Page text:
Uncovering “Jewish” China: Historic Memories and Emerging New Realities
Certainly there have been periods within China’s rich and varied history where Jews have lived and thrived in this society, whether one speaks about the historic Jewish community of Kaifeng or the presence of an important community of Jews in Harbin.
The Jews of Shanghai who would arrive in the 19th Century would be instrumental in the development of that city. During the Nazi era, Shanghai would open its doors to European refugees providing them a safe haven.
The Chinese take great pride in referencing the presence and contributions of Jews to their society and culture for over 1000 years. Their curiosity about the role and place of Jews in Western Civilization has propelled this modern society to continue its inquiry into the exploration of Judaism, Israel and the Jewish people. For many in China, Jews reflect the other great ancient civilization, sparking a unique and particular interest in the study of Jewish culture and history. Some of their perceptions and understandings of Jews are unfortunately reflective of particular stereotypes and negative historical images, requiring such outreach and exposure.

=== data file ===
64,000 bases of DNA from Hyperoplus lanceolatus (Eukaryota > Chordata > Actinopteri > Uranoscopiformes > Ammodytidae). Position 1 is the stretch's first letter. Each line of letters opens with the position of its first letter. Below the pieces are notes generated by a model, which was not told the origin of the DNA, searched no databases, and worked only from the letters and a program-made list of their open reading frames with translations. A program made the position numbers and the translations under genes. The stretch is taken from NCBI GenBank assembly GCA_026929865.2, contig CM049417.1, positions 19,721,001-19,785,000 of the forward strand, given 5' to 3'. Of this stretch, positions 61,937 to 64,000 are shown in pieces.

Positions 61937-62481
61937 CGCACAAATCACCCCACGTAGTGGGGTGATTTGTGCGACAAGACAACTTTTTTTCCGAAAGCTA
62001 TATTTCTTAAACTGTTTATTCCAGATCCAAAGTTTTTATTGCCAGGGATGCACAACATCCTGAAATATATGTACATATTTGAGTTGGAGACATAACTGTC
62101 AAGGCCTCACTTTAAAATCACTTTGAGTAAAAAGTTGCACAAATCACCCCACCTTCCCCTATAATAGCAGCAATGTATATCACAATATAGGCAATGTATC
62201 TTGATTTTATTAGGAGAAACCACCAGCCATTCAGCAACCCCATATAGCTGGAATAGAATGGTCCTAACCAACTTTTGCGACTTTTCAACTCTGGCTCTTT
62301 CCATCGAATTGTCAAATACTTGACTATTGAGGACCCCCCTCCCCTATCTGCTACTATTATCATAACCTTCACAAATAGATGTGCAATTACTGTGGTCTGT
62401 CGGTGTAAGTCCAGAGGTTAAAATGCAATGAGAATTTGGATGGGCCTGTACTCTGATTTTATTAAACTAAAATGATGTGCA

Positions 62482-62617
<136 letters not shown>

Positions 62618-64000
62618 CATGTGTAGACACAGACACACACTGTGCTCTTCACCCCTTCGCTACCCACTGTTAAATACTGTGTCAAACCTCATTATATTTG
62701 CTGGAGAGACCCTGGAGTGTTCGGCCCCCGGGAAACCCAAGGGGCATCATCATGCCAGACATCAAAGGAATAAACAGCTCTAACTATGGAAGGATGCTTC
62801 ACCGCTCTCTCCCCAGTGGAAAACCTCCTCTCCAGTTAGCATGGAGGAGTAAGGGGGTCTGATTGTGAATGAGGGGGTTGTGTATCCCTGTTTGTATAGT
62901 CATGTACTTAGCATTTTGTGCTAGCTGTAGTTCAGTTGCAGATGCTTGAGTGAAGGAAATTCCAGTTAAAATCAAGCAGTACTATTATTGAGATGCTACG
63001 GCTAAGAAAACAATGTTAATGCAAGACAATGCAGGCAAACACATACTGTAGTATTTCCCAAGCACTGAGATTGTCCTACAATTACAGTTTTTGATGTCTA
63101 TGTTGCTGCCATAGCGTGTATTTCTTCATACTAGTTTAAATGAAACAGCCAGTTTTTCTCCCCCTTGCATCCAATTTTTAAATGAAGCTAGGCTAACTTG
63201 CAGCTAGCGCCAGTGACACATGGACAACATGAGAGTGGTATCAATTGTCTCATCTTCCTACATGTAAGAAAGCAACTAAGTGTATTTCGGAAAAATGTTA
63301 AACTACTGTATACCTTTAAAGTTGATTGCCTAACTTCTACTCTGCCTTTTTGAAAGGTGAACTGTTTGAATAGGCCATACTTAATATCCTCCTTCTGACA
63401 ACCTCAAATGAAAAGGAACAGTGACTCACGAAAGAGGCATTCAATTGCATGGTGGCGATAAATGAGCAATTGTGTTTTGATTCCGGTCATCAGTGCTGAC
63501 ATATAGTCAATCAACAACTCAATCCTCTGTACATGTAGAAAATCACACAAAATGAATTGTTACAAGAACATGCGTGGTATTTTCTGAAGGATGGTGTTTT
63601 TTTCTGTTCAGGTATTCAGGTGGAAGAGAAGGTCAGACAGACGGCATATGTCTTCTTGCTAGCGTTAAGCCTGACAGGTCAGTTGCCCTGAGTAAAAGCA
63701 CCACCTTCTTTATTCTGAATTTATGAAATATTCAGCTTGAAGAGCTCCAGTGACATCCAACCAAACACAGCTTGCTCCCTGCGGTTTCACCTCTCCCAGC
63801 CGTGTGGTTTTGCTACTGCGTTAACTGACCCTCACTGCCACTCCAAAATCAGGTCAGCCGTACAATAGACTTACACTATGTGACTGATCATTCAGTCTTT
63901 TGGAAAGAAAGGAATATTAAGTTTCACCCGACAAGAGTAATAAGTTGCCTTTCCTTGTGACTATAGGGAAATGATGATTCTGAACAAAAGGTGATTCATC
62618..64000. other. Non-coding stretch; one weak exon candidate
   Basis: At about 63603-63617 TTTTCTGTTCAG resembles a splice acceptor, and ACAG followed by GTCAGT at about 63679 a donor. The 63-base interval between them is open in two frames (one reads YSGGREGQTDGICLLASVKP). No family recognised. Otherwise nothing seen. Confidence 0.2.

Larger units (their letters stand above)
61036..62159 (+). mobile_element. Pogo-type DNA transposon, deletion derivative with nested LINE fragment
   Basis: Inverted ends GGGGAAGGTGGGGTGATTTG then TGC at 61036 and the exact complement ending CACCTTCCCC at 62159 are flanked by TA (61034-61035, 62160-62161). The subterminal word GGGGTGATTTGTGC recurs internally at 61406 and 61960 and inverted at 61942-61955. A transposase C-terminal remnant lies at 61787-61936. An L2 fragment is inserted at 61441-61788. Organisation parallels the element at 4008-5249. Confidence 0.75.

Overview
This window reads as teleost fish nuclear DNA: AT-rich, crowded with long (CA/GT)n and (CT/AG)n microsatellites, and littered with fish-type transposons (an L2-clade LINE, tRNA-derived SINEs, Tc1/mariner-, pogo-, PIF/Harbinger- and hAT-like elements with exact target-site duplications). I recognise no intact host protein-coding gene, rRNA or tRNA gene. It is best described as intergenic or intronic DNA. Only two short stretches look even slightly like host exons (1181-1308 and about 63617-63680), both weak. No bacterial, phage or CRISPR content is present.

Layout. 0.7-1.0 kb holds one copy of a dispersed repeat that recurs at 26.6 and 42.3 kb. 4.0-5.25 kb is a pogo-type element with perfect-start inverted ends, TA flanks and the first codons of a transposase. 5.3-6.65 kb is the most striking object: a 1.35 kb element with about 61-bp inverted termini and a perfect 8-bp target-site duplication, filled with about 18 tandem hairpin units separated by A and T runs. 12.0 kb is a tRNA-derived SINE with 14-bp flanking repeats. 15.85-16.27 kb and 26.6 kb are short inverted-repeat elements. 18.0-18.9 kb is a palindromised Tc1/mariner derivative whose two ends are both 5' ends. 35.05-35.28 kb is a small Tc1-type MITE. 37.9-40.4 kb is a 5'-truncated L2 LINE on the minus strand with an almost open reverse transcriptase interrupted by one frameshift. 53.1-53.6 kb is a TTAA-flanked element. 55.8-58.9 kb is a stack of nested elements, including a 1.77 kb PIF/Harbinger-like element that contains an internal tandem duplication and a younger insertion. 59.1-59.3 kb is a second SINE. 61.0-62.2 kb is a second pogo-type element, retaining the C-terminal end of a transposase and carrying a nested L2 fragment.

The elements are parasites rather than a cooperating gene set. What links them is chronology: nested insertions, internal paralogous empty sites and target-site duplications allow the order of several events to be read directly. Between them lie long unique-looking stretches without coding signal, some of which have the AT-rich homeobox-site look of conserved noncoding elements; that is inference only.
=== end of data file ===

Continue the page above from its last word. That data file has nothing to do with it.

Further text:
The China-Israel connection, which deserves more serious consideration than one can offer here, represents in some measure the current expression of this nation’s engagement with the Jewish story. But even more telling has been the growth of Jewish and Israeli studies centers at China’s leading universities. Today, ten such institutes of Jewish studies are educating China’s next generation of leaders about the contributions, traditions, and importance of Judaism to the world.
Systematically, the Chinese academic community is expanding its arena of Jewish learning opportunities. Academics, some trained in Israel, Europe, and the United States, are heading these graduate programs. Today, these educational centers are fostering serious research in a wide range of disciplines, covering ancient texts to modern Jewish history. Their publications record is both impressive and extensive. A number of Chinese scholars are also contributing to Jewish intellectual publications abroad, serving as visiting faculty in prominent institutions across the Jewish world, and possibly more important, sending their students to study at such centers of learning as Brandeis, Harvard, and Penn within the United States and to such premier research universities as Hebrew, Bar Ilan, and Tel Aviv in Israel. In recent years, an impressive group of Israeli, European, and American Jewish scholars have been invited to teach in China at these various centers of Jewish study. Nanjing University has probably taken the institutional lead under the auspices of the Diane and Guilford Glazer Center of Jewish and Israel Studies, which was formerly initiated in 2002, to effectively raise significant support in promoting such intellectual pursuits. Possibly no other academic figure in China has been responsible for pioneering these vital educational initiatives than has Nanjing University Professor Xu Xin, who first launched the Jewish studies classes in 1989, the same year as the founding of the China Jewish Studies Association.